The metachromatic leukodystrophies comprise several allelic disorders. Kihara (1982) recognized 5 allelic forms of MLD: late infantile, juvenile, and adult forms, partial cerebroside sulfate deficiency, and pseudoarylsulfatase A deficiency; and 2 nonallelic forms: metachromatic leukodystrophy due to saposin B deficiency (249900) and multiple sulfatase deficiency or juvenile sulfatidosis (272200), a disorder that combines features of a mucopolysaccharidosis with those of metachromatic leukodystrophy.  http://www.omim.org/entry/250100
From MedlinePlus Genetics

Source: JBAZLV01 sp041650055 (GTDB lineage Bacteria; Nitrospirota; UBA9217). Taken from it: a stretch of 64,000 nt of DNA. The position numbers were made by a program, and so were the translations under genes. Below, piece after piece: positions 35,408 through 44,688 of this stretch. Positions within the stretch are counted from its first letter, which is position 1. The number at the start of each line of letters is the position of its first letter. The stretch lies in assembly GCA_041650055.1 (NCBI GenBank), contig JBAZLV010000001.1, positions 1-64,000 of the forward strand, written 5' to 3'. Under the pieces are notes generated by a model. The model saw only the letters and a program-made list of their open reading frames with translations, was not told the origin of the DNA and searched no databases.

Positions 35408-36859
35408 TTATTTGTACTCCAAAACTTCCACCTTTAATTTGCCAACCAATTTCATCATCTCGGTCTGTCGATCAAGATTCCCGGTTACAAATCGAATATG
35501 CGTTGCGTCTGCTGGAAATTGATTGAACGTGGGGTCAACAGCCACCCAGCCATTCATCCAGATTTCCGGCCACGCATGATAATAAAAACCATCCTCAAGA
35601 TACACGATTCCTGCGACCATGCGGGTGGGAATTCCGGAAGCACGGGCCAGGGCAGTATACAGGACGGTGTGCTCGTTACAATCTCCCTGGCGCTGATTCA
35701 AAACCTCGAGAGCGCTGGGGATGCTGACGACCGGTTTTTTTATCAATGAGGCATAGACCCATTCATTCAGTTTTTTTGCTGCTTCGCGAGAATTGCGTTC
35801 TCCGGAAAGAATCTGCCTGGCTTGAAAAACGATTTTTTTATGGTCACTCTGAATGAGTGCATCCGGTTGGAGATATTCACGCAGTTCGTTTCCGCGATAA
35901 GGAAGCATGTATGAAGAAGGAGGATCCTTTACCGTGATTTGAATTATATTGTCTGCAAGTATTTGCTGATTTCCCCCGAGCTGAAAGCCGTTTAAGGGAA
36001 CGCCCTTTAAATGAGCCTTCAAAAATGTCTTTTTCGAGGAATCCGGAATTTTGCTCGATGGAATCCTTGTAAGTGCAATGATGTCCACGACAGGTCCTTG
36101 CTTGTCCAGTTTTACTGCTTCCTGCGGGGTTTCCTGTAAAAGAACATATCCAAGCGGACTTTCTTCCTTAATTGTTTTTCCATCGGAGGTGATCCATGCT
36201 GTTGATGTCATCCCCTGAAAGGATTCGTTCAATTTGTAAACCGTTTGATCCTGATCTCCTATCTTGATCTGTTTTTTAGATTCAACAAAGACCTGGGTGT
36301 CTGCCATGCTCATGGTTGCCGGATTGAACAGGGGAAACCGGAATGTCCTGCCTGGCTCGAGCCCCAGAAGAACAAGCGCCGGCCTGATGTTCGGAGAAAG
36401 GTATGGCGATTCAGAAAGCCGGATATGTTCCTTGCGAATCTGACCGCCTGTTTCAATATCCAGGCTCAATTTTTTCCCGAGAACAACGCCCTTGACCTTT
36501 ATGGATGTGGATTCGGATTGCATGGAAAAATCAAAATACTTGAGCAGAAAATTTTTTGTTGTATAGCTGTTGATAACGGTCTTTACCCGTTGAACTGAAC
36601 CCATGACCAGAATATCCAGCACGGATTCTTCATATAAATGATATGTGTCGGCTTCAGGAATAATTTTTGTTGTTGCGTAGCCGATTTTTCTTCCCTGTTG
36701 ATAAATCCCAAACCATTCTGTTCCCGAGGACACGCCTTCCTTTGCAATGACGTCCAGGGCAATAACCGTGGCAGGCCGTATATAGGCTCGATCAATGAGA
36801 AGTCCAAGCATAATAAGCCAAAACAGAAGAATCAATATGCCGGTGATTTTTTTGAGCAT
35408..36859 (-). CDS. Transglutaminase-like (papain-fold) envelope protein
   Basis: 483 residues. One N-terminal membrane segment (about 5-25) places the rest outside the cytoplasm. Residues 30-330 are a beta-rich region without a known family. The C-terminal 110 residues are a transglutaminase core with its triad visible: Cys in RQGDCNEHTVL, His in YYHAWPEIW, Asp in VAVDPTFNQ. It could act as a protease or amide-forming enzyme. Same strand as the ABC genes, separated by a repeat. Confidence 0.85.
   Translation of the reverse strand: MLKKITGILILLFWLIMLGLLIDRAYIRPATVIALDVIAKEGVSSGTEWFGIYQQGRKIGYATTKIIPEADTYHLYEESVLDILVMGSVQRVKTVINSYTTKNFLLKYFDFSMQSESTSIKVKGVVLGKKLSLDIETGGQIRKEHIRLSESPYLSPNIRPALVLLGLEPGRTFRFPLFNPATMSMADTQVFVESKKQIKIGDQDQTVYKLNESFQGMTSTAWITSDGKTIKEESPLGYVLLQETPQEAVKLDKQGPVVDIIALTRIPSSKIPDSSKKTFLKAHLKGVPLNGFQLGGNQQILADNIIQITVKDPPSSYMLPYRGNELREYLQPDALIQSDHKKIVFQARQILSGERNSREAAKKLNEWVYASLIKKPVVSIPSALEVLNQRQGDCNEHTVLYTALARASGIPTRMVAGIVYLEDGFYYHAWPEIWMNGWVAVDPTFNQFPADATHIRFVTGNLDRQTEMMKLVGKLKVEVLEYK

Metachromatic leukodystrophy is an inherited disorder characterized by the accumulation of fats called sulfatides in cells. This accumulation especially affects cells in the nervous system that produce myelin, the substance that insulates and protects nerves. Nerve cells covered by myelin make up a tissue called white matter. Sulfatide accumulation in myelin-producing cells causes progressive destruction of white matter (leukodystrophy) throughout the nervous system, including in the brain and spinal cord (the central nervous system) and the nerves connecting the brain and spinal cord to muscles and sensory cells that detect sensations such as touch, pain, heat, and sound (the peripheral nervous system).\n\nIn people with metachromatic leukodystrophy, white matter damage causes progressive deterioration of intellectual functions and motor skills, such as the ability to walk. Affected individuals also develop loss of sensation in the extremities (peripheral neuropathy), incontinence, seizures, paralysis, an inability to speak, blindness, and hearing loss. Eventually they lose awareness of their surroundings and become unresponsive. While neurological problems are the primary feature of metachromatic leukodystrophy, effects of sulfatide accumulation on other organs and tissues have been reported, most often involving the gallbladder.\n\nThe most common form of metachromatic leukodystrophy, affecting about 50 to 60 percent of all individuals with this disorder, is called the late infantile form. This form of the disorder usually appears in the second year of life. Affected children lose any speech they have developed, become weak, and develop problems with walking (gait disturbance). As the disorder worsens, muscle tone generally first decreases, and then increases to the point of rigidity. Individuals with the late infantile form of metachromatic leukodystrophy typically do not survive past childhood.\n\nIn 20 to 30 percent of individuals with metachromatic leukodystrophy, onset occurs between the age of 4 and adolescence. In this juvenile form, the first signs of the disorder may be behavioral problems and increasing difficulty with schoolwork. Progression of the disorder is slower than in the late infantile form, and affected individuals may survive for about 20 years after diagnosis.\n\nThe adult form of metachromatic leukodystrophy affects approximately 15 to 20 percent of individuals with the disorder. In this form, the first symptoms appear during the teenage years or later. Often behavioral problems such as alcoholism, drug abuse, or difficulties at school or work are the first symptoms to appear. The affected individual may experience psychiatric symptoms such as delusions or hallucinations. People with the adult form of metachromatic leukodystrophy may survive for 20 to 30 years after diagnosis. During this time there may be some periods of relative stability and other periods of more rapid decline.\n\nMetachromatic leukodystrophy gets its name from the way cells with an accumulation of sulfatides appear when viewed under a microscope. The sulfatides form granules that are described as metachromatic, which means they pick up color differently than surrounding cellular material when stained for examination.  https://medlineplus.gov/genetics/condition/metachromatic-leukodystrophy